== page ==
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    @RobertHarvey I understand that, but on an old question with an existing accepted answer that has potential problems that seemed to go unnoticed at the time, what are the odds your independent answer is going to get any attention from anyone? And once again, I did not say to change anyone's code. I suggested adding an additional code sample and explaining the differences. – Aaron Bertrand Jul 12 '12 at 18:10

If you're going to post another answer, you owe it to the readers to explain at least briefly how your answer differs from the existing answer(s). "Fixed a couple of errors" - uh, what errors? If I'm already using the existing answer, I'd kinda like to know what errors I'm missing. As Jeff notes, leaving a comment on the existing answer would help others - including the person who wrote the answer - understand the problem. Posting a separate answer with no explanation won't.

If it's something specific to your situation, something that isn't useful (or is actively harmful) to folks in other situations, then tell us what situation this answer is good in.

I'll be happy to undelete your answer, as I'm sure would any of the SO moderators, but first please make it useful by explaining when and where it should be used.

  • Yep. Should have been more thorough with my answer. – hobs Jul 12 '12 at 17:55
  • My comments to the accepted answer included a brief description of the bugs, as I understood them at the time. – hobs Jul 12 '12 at 17:58
  • You added that comment long after your answer was deleted; IMHO, it's probably fine left as a comment, but if you want to expand on it and elaborate on when / why it's needed in your answer, go ahead. – Shog9 Jul 12 '12 at 18:00
  • Yep, my initial comment was something like "doesn't work for me". When I fixed the bug I didn't bother to figure out how/why, and just posted what I had, so I could get back to paid work. Then the delete came and that prompted me to question my code and try to figure out the right way to use SO and communicate changes. I'd previously thought brevity was valued over explicit detail. Now I know better. – hobs Jul 12 '12 at 18:05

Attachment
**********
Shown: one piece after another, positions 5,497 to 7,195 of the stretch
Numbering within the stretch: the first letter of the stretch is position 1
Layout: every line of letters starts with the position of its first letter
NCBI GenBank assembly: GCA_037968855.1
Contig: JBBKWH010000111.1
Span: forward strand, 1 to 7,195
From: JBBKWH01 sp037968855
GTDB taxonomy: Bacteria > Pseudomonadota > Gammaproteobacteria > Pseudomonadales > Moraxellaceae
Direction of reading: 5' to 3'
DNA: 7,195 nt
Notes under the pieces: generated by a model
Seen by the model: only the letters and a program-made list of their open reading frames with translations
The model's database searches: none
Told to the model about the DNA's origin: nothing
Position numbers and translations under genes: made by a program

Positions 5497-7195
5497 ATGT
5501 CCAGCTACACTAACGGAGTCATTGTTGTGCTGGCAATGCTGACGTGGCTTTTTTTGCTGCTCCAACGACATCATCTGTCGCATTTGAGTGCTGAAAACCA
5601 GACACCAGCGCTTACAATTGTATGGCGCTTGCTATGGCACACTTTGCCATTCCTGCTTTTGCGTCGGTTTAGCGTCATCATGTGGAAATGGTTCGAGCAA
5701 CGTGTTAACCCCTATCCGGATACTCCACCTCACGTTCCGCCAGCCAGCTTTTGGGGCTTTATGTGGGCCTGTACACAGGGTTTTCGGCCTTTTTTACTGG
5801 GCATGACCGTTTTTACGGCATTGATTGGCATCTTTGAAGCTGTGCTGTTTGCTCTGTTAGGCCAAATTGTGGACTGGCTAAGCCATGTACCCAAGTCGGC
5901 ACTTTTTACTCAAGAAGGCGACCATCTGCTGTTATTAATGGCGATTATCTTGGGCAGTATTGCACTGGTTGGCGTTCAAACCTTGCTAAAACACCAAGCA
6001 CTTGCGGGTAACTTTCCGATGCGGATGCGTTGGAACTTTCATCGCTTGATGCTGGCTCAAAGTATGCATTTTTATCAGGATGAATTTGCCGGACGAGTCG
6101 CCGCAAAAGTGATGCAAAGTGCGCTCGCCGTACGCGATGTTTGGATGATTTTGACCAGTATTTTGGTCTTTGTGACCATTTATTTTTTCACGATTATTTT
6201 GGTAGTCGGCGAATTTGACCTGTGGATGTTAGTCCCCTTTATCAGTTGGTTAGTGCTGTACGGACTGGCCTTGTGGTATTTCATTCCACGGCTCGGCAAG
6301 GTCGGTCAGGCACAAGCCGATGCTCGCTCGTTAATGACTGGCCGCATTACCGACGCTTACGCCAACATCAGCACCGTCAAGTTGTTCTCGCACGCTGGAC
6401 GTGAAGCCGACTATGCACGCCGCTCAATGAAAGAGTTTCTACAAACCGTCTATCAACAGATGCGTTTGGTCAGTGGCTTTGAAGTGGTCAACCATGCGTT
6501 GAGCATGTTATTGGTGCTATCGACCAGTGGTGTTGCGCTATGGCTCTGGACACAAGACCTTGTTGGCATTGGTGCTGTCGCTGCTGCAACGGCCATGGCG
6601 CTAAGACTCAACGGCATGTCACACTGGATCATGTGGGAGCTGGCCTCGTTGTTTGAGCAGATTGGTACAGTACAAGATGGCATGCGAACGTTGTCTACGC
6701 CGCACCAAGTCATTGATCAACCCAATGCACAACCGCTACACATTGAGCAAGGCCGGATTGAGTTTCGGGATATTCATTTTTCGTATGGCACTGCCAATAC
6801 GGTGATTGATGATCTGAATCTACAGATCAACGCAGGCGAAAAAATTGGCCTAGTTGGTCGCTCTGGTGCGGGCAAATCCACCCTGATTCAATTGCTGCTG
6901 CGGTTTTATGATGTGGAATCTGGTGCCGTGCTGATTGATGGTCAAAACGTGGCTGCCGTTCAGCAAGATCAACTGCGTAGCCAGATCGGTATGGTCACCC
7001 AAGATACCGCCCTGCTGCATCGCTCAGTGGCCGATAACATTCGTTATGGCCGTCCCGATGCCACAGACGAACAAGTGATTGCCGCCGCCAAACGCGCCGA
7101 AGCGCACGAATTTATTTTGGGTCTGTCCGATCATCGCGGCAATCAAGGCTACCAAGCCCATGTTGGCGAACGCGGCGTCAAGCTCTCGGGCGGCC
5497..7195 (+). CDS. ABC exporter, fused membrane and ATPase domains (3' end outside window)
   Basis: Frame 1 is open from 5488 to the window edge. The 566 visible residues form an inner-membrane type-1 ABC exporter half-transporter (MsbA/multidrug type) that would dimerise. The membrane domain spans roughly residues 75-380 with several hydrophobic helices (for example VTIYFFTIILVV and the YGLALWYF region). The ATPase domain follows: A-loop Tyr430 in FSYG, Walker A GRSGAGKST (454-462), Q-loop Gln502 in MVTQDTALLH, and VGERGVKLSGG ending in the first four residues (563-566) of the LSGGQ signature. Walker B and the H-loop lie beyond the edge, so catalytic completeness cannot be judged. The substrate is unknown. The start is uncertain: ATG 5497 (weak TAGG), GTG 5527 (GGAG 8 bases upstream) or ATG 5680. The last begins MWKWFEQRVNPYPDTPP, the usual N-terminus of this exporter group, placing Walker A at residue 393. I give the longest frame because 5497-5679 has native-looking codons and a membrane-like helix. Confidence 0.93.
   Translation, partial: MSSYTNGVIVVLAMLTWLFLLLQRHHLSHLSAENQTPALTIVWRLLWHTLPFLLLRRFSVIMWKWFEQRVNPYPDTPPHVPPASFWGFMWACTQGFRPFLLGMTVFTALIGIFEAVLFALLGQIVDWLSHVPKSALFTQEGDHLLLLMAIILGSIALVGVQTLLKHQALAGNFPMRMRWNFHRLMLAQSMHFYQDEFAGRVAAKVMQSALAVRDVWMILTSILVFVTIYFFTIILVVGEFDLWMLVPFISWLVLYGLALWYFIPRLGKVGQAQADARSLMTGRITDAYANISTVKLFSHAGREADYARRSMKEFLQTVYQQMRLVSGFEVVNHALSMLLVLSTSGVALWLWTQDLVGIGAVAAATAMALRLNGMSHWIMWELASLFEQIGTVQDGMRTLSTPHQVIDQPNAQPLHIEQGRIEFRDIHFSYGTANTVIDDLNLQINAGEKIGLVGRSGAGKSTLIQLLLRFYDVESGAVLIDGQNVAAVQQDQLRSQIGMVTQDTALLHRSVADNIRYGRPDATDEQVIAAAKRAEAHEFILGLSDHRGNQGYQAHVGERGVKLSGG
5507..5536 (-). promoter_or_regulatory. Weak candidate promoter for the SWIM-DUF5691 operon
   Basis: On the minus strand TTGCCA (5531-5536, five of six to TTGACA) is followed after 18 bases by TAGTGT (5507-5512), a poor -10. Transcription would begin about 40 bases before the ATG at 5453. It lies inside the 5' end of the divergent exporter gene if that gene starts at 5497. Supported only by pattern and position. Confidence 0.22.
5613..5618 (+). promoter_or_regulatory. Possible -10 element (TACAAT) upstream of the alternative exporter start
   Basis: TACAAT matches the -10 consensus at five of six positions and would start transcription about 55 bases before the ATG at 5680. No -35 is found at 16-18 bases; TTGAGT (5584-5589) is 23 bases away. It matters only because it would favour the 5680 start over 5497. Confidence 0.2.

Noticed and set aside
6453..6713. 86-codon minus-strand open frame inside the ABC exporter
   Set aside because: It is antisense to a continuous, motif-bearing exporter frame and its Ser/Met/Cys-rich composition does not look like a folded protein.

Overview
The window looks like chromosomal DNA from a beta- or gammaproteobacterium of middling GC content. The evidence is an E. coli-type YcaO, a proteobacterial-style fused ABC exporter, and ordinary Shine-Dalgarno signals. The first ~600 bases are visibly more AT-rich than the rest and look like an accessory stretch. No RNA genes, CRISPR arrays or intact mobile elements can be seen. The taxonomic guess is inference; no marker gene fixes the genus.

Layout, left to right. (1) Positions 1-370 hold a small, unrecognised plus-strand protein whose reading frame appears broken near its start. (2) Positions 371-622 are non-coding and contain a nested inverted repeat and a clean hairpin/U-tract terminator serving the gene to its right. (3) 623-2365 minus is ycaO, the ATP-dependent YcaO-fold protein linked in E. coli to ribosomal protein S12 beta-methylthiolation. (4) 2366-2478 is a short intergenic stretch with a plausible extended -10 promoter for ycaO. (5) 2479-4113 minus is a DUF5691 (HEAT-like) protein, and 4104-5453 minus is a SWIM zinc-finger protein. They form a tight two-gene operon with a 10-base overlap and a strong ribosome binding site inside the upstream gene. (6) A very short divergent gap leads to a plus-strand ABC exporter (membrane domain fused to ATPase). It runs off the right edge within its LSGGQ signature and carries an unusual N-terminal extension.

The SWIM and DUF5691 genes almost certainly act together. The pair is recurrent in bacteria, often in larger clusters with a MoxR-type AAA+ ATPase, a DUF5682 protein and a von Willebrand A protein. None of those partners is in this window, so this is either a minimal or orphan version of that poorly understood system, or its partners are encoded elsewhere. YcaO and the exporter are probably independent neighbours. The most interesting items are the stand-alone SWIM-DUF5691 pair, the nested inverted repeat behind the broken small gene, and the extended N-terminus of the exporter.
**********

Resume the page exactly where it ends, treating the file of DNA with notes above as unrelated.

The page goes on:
Well, let's look at what your answer was:


*/1 * * * * su -s /bin/sh nobody -c 'cd ~dstrt/www && /usr/local/bin/git -q pull origin master' 


*/1 * * * * su -s /bin/sh nobody -c 'cd /home/hobs/src/project && /usr/bin/git pull origin master'

This corrects a couple errors that prevented the accepted answer from working on my system.

What is the actual difference there? Normalizing for the command and the paths, I see exactly one difference:


Couldn't you have left that as a comment or an edit?

  • Didn't think of it in the flurry of debugging, and didn't diff the working line thoroughly enough. Even if I had, and tried a 2-char edit, SO system would have insisted I change more (I think). – hobs Jul 12 '12 at 17:52
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    just leave a comment for a change that small. – Jeff Atwood Jul 12 '12 at 17:53
  • Is the "smallness" of a change measured in characters or correctness of code? What about the insidiousness of the error and the difficulty in discovering the correct code/syntax? Either way I provided the requested comment post-delete. Seems a 1-line answer at the bottom of the list wouldn't pollute the page that much (as long as I elaborated on the reasons and insidiousness, etc). – hobs Jul 12 '12 at 18:10
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    @hobs I don't think it's about pollution at all, though only the mod who deleted the answer knows for sure. The answer was most certainly deleted because it was almost indistinguishable from the existing accepted answer, and didn't have any context explaining why it was posted in the first place, so what would make any reader pay any attention to it? The author who wrote the accepted answer might even think you were trying to one-up them if they, too, didn't see the minor difference in the code. – Aaron Bertrand Jul 12 '12 at 18:15
  • @Aaron. I assumed that readers seeing my comment that the accepted answer didn't work (and see errors on their system using the accepted code) might look further down the list for other answers, and mine might be one of the ones they consider. Yep, clarification would have been better. That seems to have been my main sin--ommitting a bug description and comments to calling attention to my answer. – hobs Jul 12 '12 at 18:25